While acknowledging that the United States uranium industry is facing significant challenges, President Donald Trump announced the creation of the U.S. Nuclear Fuel Working Group to further study U.S. nuclear fuel consumption including uranium mining.
The move falls short of the recommendations from the Commerce Department that would have boosted the U.S. uranium mining industry that would have required utilities to purchase 5 percent of their uranium from domestic mines each year - rising 5 points per year until it reaches 25 percent. The recommendations from the Commerce Department came from a petition made by two U.S. uranium producers, Energy Fuels and Ur-Energy.
The Salt Lake Tribune reported that 26 members of Congress, signed a letter to Trump on Friday urging him to support the quotas.
"The U.S. has become too dependent on foreign powers for these essential components of our economy and defense,” the lawmakers stated.
U.S. nuclear power plants provide roughly 20 percent of the electricity in the U.S., but the vast majority of uranium fuels used in power generation are imported from Canada, Australia, Russia and Kazakhstan. The United States sourced just 7 percent of its uranium domestically in 2017, according to the Energy Information Administration.
Energy Fuels and Ur-Energy filed a request with the Commerce Department in early 2018 under Section 232 of the Trade Expansion Act, a provision that authorizes such quotas on the basis of national security.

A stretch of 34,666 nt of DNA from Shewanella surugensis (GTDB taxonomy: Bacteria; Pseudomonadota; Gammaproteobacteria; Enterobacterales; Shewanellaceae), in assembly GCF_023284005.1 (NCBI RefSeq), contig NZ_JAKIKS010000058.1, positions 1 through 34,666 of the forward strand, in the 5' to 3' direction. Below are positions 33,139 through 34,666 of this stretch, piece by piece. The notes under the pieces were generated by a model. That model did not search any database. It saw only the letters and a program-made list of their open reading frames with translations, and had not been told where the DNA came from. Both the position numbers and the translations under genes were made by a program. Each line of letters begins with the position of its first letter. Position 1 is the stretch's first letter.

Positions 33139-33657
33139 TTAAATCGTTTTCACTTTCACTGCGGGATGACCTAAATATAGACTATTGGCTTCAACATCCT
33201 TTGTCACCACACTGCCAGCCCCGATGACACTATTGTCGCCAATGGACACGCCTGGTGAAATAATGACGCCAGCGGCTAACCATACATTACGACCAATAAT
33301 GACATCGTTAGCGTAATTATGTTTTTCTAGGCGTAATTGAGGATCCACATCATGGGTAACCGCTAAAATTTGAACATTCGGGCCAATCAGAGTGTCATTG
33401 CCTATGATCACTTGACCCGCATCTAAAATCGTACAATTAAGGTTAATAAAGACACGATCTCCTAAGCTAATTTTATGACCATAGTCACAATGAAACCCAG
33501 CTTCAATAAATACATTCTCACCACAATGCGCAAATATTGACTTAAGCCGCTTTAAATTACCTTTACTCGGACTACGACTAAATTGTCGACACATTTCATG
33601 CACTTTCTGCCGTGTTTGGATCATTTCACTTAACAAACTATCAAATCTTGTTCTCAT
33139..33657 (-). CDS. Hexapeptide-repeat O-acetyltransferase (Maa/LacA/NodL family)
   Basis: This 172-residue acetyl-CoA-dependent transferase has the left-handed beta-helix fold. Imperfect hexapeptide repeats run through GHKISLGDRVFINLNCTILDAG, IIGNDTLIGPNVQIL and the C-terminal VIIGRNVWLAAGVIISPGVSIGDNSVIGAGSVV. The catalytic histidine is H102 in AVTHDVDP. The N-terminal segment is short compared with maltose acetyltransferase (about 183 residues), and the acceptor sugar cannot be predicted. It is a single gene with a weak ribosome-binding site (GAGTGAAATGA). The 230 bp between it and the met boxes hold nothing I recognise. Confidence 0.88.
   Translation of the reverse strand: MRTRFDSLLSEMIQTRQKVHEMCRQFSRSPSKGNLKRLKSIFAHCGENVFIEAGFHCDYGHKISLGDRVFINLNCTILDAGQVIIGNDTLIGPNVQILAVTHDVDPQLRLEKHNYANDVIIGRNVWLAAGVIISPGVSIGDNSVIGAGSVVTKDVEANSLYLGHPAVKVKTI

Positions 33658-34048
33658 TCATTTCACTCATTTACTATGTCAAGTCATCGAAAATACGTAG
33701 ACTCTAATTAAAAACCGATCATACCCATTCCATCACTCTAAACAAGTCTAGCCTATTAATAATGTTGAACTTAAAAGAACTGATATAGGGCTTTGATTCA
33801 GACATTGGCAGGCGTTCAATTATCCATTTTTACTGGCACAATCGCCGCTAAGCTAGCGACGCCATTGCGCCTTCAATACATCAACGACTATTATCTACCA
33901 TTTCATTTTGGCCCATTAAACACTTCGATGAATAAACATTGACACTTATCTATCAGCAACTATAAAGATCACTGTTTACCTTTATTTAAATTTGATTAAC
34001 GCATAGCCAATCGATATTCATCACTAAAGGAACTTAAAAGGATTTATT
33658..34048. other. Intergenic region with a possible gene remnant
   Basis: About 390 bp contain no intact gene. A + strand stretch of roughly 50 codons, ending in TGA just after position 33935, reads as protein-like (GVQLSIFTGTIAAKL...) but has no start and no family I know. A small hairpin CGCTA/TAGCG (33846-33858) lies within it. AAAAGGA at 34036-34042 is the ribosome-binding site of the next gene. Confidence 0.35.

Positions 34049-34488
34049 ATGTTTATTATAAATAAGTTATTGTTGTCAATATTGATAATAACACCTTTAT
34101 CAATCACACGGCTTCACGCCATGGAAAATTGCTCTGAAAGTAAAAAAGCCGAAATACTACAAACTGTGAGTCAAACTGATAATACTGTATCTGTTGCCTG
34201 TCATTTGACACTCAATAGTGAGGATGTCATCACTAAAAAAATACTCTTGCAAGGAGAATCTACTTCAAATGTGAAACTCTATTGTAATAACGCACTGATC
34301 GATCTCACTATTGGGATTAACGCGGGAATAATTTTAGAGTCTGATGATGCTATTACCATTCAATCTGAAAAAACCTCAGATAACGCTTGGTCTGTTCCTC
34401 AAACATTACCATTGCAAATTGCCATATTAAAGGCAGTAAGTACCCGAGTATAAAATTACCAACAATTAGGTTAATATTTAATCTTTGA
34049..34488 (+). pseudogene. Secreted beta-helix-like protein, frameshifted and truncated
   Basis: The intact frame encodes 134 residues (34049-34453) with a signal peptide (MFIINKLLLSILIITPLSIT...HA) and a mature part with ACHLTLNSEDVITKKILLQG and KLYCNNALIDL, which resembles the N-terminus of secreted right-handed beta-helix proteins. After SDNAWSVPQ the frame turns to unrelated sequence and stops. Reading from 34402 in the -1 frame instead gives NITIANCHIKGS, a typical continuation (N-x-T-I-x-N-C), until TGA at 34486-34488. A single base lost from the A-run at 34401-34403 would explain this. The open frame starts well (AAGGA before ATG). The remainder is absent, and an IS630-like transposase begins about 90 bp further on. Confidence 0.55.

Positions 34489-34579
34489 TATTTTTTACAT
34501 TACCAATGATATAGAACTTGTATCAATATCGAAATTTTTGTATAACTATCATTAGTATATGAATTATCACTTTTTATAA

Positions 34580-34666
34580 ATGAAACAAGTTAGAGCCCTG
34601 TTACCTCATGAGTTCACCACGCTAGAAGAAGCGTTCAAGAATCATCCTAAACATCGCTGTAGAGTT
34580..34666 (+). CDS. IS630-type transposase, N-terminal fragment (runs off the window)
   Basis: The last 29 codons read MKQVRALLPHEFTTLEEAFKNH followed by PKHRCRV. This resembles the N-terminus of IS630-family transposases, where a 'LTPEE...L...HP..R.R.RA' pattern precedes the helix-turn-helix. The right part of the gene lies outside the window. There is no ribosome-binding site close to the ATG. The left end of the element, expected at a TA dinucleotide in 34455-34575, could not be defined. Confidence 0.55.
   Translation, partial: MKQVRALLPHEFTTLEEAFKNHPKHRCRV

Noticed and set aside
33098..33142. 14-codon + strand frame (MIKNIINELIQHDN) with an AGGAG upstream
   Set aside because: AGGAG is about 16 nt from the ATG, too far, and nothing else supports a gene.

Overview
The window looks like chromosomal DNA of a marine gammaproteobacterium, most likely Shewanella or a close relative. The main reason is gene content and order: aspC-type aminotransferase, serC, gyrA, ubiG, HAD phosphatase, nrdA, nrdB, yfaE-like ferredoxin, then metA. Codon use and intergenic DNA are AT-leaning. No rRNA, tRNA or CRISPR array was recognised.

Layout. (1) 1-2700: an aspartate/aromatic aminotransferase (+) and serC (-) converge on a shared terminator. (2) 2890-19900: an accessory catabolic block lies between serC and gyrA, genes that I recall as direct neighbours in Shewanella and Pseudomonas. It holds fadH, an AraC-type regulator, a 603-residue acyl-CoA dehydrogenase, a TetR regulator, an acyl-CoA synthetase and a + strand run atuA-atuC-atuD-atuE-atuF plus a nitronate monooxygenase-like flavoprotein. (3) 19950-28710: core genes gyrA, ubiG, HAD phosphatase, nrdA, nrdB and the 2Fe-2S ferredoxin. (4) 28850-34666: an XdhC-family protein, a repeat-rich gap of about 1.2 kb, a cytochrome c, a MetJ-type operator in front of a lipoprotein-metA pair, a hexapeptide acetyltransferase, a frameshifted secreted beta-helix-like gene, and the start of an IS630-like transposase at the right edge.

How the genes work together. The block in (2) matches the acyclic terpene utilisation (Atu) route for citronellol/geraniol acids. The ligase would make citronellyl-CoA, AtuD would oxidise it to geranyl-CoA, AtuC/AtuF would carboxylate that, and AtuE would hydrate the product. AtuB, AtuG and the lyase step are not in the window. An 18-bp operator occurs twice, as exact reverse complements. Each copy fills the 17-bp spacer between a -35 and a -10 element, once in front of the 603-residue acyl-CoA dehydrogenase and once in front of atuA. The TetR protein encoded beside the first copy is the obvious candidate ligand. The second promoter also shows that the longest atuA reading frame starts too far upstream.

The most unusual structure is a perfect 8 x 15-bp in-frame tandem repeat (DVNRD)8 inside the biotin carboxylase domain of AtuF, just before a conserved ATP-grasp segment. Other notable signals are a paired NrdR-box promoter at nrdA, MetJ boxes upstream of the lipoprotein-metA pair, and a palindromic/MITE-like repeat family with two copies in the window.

The Commerce Department studied the proposal for nearly a year before Commerce Secretary Wilbur Ross provided the White House a report on April 14, which recommended implementing quotas.
The memo signed by Trump on July12 stated the president did not concur with Ross’ finding that “uranium imports threaten to impair the national security of the United States as defined under section 232.”
Trump did, however, agree that impacts of the nuclear fuels supply chain on national security warrant further review. The order assigns a number of cabinet members including Interior Secretary a United States Nuclear Fuel Working Group, which will have 90 days to “develop recommendations for reviving and expanding domestic nuclear fuel production.”
The quota proposal drew criticism from environmental groups, who point to massive uranium-related cleanup operations dating back decades that are still underway across the Western United States.
The quotas were also opposed by the nuclear power industry. Last year, the Nuclear Energy Institute commissioned a white paper that analyzed potential impacts of requiring power plants to buy American uranium. The report concluded the quotas would drive up the cost of nuclear power, and possibly force some nuclear power plants out of business. Fuel costs for nuclear plants would shoot up by at least $500 million and as much as $800 million, according to the report, increasing the cost of electricity by up to $1 per megawatt hour.
In a July 3 statement, Energy Fuels and Ur-Energy disputed those claims, calling them “outrageous.”
U.S. companies aren’t producing enough uranium to power a single reactor, Mark Chalmers, chief executive officer of Energy Fuels, told Bloomberg, adding that prices would need to more than double to make it profitable to boost production.
“We have essentially surrendered the entire fuel cycle to China and Russia,” John Cash, vice president for regulatory affairs at Ur-Energy, told Bloomberg.